19 Aug 2020

Highlite Infinity Furion Beam, Spot, & Profile

I recently had the opportunity to run the Infinity Furion S401 Spot, Infinity Furion S601 Profile, and Infinity Furion B401 Beam on Carey Baptist Grammar’s latest production for which I was the lighting designer. I’ve worked for the school for over ten years as their L.D. and have lit shows ranging from high-end musicals to straight plays and solo performances.

Carey employs professionals across their shows and have high expectations of the equipment specified for their productions. This was my first time using Highlite’s Infinity range, which were provided for the production by Clearlight Shows.

My design utilised six S401s on the rear lighting bar, four S401s on the middle bar, and two S601s on the FOH bar. Midway through rehearsals, and due to COVID-19 restrictions, the show transferred venues and the director and I discussed lighting the show in a concert style rather than as a traditional proscenium arch musical.

I decided to add six B401 Beams that sat on 800mm high plinths upstage of the action, something I would never do in the traditional version.


Infinity Furion S401 Spots
I had the S401 Spots handling atmospheric and aerial effects, a lot of textures on the stage, and backlight textures. There are six glass and seven metal gobos in the S401s, and I utilised 70% of them through the show.

I used a lot of the rotating gobos; I like using a very slow rotation on a moving fixture, almost to the point where you don’t notice they’re moving. The S401s were flawless in their rotation, with no skipping, and the strength of the output was astonishing.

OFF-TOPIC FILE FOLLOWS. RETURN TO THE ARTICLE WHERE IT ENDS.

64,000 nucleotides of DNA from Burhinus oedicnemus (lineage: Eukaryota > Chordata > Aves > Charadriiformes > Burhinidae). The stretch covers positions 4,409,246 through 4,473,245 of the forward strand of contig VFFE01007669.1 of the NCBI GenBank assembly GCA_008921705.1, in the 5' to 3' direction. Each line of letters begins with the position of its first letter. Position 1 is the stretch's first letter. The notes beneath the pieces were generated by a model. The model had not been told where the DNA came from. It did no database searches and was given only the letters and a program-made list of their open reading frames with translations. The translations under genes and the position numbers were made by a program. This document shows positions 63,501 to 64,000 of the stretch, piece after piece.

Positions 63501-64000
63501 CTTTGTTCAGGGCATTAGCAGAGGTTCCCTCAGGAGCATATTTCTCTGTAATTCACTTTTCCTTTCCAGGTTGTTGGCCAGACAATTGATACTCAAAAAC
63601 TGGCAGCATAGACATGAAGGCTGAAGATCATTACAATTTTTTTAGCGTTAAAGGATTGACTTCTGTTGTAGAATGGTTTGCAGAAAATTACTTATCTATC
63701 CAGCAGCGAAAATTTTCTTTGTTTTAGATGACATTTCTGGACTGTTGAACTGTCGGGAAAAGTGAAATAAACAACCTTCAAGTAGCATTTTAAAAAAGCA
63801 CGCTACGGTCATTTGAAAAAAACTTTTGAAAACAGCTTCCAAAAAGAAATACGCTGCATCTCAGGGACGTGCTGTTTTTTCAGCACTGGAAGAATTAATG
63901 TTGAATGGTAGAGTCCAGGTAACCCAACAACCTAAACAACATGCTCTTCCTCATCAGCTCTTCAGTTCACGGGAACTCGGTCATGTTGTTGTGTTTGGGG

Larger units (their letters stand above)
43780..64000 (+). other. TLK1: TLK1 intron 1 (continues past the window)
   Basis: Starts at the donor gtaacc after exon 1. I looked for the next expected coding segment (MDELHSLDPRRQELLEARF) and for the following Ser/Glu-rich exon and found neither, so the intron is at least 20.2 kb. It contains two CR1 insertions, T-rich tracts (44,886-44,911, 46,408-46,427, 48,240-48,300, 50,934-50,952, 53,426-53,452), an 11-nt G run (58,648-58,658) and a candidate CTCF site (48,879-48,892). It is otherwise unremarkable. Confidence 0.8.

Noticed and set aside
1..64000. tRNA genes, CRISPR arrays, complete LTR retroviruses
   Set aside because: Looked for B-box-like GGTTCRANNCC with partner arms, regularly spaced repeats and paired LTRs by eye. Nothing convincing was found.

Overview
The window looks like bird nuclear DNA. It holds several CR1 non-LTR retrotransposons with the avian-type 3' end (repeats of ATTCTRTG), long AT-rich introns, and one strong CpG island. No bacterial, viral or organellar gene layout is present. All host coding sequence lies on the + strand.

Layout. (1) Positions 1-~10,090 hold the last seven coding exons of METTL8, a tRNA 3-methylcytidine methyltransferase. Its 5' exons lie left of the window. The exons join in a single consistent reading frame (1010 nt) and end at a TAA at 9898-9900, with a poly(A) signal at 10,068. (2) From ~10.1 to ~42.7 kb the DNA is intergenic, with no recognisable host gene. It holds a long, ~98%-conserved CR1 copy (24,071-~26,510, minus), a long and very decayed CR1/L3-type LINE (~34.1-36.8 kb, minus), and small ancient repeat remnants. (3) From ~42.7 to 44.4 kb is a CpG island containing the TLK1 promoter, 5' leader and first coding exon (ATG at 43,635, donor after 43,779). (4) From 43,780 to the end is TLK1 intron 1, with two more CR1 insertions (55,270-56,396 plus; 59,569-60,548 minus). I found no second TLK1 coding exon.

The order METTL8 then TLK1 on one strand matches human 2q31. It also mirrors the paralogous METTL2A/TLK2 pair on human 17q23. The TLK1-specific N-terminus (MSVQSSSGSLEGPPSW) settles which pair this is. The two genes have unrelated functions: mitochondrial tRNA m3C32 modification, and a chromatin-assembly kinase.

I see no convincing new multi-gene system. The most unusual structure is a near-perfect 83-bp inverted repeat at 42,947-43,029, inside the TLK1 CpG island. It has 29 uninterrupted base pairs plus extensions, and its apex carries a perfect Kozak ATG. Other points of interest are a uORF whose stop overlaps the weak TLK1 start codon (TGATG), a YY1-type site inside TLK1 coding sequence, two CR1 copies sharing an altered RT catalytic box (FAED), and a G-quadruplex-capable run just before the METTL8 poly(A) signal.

Even with the ‘star’ gobo in, which is basically a black gobo with hundreds of pin holes in it, the output was amazing.

The colours the S401s produce are fantastic, especially the red. A lot of designers complain about reds lacking punch in most moving head LED fixtures, but this is certainly not the case in the Furion range. Both the colour wheel red and CMY red were exceptionally bright.

Infinity Furion S601 Profiles
The two Furion S601 Profiles rigged on the FOH bar were mostly used for specials, as and where the director wanted them, often with a tight focus on an actor or set piece.

This is why the framing shutters were essential. I also used them with a soft focus over the whole stage. Their zoom range is ridiculous – the S601s were 16 metres from the front setting line and I could use two to cover a 12m x 12m stage completely.

The framing system was millimetre-accurate every time. When cues using the framing were recalled, there was never a discrepancy between the programming and the result. Even for a half-body head shot framed to an actor on a mark 26 metres away from the light source, the S601s hit the mark perfectly with fantastic output. They proved themselves and were both easy and beautiful to work with.

Working with both fixtures in the rig, I’d say the S401s and S601s have similar output levels and colour rendering. The only difference perceptible between the two fixtures is in the colour temperature.

I actually liked using the S601s out the front, as I feel their colour temperature is slightly warmer than the S401s, but you’ve got to have a good eye to see it. Honestly, you can’t see the difference on stage, but can when focused on a white wall.

Animation Wheel
A unique feature to both fixtures is their animation wheel. If you drop it in over a gobo, rotating or fixed, you get a unique ‘rippling’ effect. The interesting thing about this effect is that adjusting the focus creates different dynamics in the visual breakup displayed onstage.

By pulling the focused edge one way, the rotation seems to travel forward, pull it the other way and it seems to travel away from you. At 10% and 15% you get totally different looks. I’ve never seen so many variations with an animation wheel on any other fixture before.

Infinity Furion B401 Beams